Essentials: Gauthier Borsarello

Hypebeast visits the studio of Fursac’s creative director to break down some of his most prized vintage pieces.

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Turning a passion into a career doesn’t come overnight, just ask Gauthier Borsarello. It took years of building, studying, and truly understanding his craft that eventually led to his appointment as creative director of the Parisian fashion label, Fursac. In this installment of Essentials, Hypebeast visits the brand’s flagship in central Paris to catch up with Borsarello and explore his vast vintage collection as well as discuss French history and his inspirations.

Entering Fursac’s HQ, Borsarello greeted us in his office on the second floor before sitting between two wooden speakers that he had handmade with his brother. Whilst discussing his journey, it became evident that fashion, in particular durable and functional wear, has always played a pivotal role in his life. His grandfather Jean-François Borsarello, was an army doctor-turned-writer who released some of the most referenced books on military fatigue. “He authored all the biggest Bibles. He was the king of camouflage and even helped the likes of Maharishi,” he explains.

As one of six children raised in the suburbs of Paris, Borsarello’s humble upbringing meant hand-me-downs were commonplace, and “definitely no brands” featured in his wardrobe. These experiences during his formative years are what shaped his interest in acquiring good quality garments, gradually building an affinity for all things vintage, remembering, “I was going to the flea markets with my dad and that’s how I started on vintage. Military wear is very solid, has a good style, and it’s affordable.”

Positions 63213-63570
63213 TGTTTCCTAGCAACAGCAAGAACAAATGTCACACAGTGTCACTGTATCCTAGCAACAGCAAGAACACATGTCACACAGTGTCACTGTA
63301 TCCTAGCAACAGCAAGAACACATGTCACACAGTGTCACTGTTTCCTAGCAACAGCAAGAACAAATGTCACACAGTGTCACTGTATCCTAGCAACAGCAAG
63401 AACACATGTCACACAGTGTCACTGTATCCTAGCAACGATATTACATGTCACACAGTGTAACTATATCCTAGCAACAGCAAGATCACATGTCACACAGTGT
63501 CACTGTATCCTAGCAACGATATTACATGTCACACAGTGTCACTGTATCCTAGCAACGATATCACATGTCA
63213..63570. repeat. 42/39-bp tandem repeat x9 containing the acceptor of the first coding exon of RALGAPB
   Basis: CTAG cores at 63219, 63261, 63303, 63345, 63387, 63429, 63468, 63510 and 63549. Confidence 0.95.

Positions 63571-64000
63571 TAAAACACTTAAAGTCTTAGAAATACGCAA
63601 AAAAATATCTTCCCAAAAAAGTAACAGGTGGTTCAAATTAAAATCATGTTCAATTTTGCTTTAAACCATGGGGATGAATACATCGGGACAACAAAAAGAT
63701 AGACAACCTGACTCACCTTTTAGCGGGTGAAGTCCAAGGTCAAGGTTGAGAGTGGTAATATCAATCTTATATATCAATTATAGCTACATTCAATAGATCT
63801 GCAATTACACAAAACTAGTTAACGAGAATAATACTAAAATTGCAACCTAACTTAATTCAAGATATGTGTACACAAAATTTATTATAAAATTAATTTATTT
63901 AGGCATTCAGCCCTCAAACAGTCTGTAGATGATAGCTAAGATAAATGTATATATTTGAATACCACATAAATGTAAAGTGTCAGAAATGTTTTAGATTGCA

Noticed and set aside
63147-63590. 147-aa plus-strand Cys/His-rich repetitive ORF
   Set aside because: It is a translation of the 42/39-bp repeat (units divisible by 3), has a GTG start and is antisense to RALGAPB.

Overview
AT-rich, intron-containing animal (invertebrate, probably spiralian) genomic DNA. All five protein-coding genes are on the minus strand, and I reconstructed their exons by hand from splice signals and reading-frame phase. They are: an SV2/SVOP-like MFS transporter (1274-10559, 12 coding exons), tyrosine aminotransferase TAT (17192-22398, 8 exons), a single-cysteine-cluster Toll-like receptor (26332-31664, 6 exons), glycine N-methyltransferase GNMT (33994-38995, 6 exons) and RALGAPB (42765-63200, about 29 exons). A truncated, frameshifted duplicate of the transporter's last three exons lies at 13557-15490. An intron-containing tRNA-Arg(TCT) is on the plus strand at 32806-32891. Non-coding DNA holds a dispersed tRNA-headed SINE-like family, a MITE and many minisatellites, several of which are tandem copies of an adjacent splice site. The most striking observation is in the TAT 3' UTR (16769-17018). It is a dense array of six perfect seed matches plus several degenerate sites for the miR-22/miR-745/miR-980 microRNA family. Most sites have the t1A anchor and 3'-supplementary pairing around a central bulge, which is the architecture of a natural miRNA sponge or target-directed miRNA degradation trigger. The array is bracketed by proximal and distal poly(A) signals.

Design, fashion, or even collecting wasn’t always the intended route for Borsarello, however. A classically trained musician, he was a professional double bass player part of the Orchestre de Paris, one of the country’s leading symphony orchestras. Despite years of experience, it was in his early 20s when he decided that music wasn’t for him. “I realized I didn’t want to be a musician. It is very repetitive with little professional evolution possible,” he says.